Customs Fails to Detect Depleted Uranium

On July 4, in a train station in Europe, a suitcase containing 15 pounds of depleted uranium, shielded by a steel pipe with a lead lining, began a secret 25-day, seven-country journey. Its destination was the United States.

It was the kind of uranium that — if highly enriched — would, by some estimates, provide about half the material required for a crude nuclear device and more than enough for a so-called dirty bomb — a nightmare scenario for U.S. authorities.

"I would say that the single largest, most urgent threat to Americans today is the threat of nuclear terrorism," said Graham Allison, an expert on nuclear terrorism. Allison is the director of the Belfer Center for Science and International Affairs at Harvard's Kennedy School of Government and a former assistant secretary of defense.

This suitcase's journey was not part of a terrorist plot, but rather part of an ABCNEWS investigation into whether American authorities could, in fact, stop a shipment of radioactive material. The depleted uranium packed in the suitcase was not highly enriched and therefore not dangerous, but similar in many other key respects.

In other words, to the to the human eye or to an X-ray scanner, the depleted uranium would look the same as an actual radioactive shipment.

ABCNEWS' project was designed with the help of three of the world's leading authorities on nuclear terrorism: Dr. Thomas Cochran, senior scientist and nuclear weapons expert with the Natural Resources Defense Council, an environmental group that lent the depleted uranium to ABCNEWS for the investigation; Dr. Fritz Steinhausler of Stanford University in California and the University of Salzburg in Austria; and Allison of Harvard's Belfer Center.

"It is a perfect mockup," said Cochran. "It replicates everything but the capability to explode.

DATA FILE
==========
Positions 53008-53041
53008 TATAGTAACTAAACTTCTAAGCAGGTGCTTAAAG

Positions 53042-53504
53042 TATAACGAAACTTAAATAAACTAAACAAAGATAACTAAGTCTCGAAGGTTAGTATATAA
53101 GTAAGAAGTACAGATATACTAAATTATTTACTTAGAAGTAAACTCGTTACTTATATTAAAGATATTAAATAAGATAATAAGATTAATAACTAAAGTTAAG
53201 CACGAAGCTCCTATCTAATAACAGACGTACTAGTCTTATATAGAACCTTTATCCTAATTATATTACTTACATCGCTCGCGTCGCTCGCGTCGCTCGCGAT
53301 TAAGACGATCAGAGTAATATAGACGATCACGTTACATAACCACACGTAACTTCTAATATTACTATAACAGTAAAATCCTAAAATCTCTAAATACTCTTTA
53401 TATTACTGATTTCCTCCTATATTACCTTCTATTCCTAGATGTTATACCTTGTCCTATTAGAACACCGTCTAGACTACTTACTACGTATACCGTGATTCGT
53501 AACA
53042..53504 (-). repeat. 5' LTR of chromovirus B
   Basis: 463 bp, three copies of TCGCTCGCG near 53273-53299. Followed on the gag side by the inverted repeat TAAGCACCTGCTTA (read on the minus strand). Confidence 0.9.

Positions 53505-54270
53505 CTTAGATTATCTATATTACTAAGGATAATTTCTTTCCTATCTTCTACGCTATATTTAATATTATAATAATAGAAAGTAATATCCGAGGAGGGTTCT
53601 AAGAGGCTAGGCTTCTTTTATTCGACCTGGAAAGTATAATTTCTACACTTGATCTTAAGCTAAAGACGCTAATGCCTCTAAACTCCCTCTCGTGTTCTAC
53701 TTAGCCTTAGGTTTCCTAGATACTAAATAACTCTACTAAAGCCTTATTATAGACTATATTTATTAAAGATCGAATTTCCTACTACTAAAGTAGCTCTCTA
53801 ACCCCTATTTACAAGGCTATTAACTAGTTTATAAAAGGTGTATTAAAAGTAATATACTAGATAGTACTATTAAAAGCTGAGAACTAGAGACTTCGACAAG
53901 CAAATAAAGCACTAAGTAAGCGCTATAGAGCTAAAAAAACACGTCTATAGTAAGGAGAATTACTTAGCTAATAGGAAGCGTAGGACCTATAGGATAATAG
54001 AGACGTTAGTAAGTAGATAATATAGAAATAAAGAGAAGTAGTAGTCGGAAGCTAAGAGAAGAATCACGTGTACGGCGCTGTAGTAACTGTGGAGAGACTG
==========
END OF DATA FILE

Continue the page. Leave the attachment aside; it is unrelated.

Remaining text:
"This is what [customs is] looking for, or should be looking for," he added, "and this is what they absolutely have to stop."

"What I hope your program will help people do, is say, 'My God, this could really happen.' And this could really happen," said Allison. "There [are] things we could do to prevent it."

Route Well-Traveled by Smugglers

Starting in Austria on July 4, the suitcase began its journey by rail, traveling first across the border to Hungary, where the ABCNEWS team's passports were checked — but there was no inspection of the suitcase. From there, it was on to Romania, through the Transylvanian Alps, across the fields of Bulgaria and into Turkey — all without even one inspection of the suitcase.

This is precisely the route and the method authorities say has been used in the past to transport radioactive material smuggled out of the former Soviet Union. But throughout the 47-hour European rail trip, the suitcase, packed with depleted uranium, sat untouched on a rack in the cabin. ABCNEWS saw no evidence of radiation detectors in use anywhere.

"Well, that's a pretty good test," said Allison. "I would have wished or hoped that you would have at least gotten some look."

But there was nothing. The suitcase traveled all the way to Istanbul, Turkey, which is considered a hub of the world's nuclear black market. Steinhausler, an expert in weapons trafficking who has compiled a database of nuclear-smuggling incidents, described it as "a crossroad between a leaking Central Asian region and possibly a receptive Middle East."

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